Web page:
July 5, 2012 (CHICAGO) (WLS) -- What doctors first thought was a common upset stomach turned out to be a condition that affects only one in 10 million children.
Alexis Guzman is like most young girls, except for maybe the fact she has a pet turtle named Michelangelo, and one other thing - the fourth grader had a tumor on her pancreas.
It was a shocking find, and something Loyola pediatric surgeon Heather Paddock suspects she will never see again.
"Honestly, a pancreatic tumor in anybody less than 50 years old is extremely rare," said Paddock.
Paddock was contacted by a local doctor, who had ordered a CAT scan of the 4th grader's abdomen, suspecting her loss of appetite and stomach pain might be from appendicitis.
On the scan, however, there appeared to be a one-and-a-half inch tumor located on the head of the pancreas.
"I was amazed that she was actually doing as well as she was doing, considering what I was seeing on the scan," said Paddock.
"It hurt sometimes, but then it left, and then came back," said Guzman.
What makes this so scary is pancreatic tumors in adults are particularly lethal because they are usually found in advanced stage.
The good news was that because of Guzman's age, surgeons suspected the tumor was not cancerous. It was also discovered before something more severe had developed, such as pancreatitis or jaundice, but it had to come out.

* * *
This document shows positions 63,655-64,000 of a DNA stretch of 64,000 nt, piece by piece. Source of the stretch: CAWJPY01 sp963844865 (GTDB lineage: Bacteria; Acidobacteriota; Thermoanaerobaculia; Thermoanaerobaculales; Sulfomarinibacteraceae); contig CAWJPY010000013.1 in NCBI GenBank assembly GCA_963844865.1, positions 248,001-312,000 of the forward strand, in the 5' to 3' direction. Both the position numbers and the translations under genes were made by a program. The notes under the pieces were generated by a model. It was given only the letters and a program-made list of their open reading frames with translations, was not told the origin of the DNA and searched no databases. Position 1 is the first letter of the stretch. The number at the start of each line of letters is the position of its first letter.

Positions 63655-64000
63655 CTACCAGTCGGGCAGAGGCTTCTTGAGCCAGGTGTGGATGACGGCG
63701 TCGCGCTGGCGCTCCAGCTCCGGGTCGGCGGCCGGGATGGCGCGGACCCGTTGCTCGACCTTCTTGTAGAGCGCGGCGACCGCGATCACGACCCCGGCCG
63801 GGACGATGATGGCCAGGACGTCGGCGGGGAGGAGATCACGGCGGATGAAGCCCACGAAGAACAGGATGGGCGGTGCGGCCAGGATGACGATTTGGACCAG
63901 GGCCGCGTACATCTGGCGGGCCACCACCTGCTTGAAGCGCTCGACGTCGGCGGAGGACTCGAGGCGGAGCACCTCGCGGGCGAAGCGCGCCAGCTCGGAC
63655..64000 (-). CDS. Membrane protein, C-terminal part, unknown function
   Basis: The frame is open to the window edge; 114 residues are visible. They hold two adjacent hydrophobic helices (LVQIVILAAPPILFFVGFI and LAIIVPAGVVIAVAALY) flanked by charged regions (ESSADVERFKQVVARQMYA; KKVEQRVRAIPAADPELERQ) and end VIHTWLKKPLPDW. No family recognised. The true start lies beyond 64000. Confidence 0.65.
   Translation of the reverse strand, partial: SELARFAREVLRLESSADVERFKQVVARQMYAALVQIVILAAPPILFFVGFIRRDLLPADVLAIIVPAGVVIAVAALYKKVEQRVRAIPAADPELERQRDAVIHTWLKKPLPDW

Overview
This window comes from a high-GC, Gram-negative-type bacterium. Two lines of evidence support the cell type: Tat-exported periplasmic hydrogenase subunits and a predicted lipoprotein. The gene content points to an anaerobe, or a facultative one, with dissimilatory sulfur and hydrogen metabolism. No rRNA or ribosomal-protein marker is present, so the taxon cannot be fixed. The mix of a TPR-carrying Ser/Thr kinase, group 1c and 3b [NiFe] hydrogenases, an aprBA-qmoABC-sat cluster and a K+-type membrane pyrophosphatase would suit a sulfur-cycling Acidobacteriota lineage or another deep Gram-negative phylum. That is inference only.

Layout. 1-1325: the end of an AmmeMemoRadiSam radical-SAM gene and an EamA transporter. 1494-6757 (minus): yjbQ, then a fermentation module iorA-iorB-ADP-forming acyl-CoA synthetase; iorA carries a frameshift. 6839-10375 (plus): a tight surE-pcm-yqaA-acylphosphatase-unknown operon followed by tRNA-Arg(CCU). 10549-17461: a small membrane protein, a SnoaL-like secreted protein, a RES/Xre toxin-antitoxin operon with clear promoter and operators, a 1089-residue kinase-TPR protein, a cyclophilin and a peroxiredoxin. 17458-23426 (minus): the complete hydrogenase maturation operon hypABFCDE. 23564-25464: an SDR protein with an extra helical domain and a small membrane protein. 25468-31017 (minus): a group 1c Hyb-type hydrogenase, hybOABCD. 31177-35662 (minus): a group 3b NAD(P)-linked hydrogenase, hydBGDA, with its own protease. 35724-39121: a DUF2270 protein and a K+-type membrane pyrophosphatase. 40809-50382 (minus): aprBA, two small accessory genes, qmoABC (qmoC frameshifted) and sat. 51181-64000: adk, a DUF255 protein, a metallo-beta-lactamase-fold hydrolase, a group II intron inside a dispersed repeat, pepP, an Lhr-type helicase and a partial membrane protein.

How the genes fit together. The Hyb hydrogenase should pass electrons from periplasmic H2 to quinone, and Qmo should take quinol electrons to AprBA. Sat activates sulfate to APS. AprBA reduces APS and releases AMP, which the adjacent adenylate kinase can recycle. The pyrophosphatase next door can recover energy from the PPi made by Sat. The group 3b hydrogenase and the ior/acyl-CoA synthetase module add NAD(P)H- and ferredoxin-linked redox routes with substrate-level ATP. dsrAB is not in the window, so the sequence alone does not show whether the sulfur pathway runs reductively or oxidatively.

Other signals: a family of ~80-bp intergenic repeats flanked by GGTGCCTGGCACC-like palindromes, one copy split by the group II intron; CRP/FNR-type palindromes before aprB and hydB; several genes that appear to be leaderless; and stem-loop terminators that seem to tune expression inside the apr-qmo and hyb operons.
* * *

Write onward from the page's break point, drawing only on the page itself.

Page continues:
Surgical oncologist Margo Shoup teamed with Paddock to perform an extensive surgery known as the Whipple procedure.
It involves removing parts of the pancreas, bile duct, intestine, stomach and the entire gallbladder.
"It's a surgery that I do a lot of, but mainly they're in adults," said Shoup. "It's the first time I have done this surgery on somebody as young as nine."
The four-and-a-half hour surgery was challenging, because on a younger patient, the organs and structures are smaller, but surgeons say it was a success, and just a couple weeks later, Guzman was back at school.
The tumor was in fact benign, but because this is something so rarely seen in a little girl, Loyola doctors will be providing details of the case to a special rare tumors cooperative made up of researchers from around the world who are trying to better understand what causes these unusual masses. The goal is to prevent others from having to endure such difficult surgery.
Guzman is now enjoying summer break.
"She's doing good. I mean, she lost a lot of weight - she was real chubby before. Maybe that's because of the tumor," said Guzman's father, Guillermo. "You can see her face more... more bright... more alive."
Alexis Guzman just celebrated her 10th birthday.
Doctors say that there is a slight chance the tumor could return, but they expect her to live a long and healthy life.
healthbeat, sylvia perez
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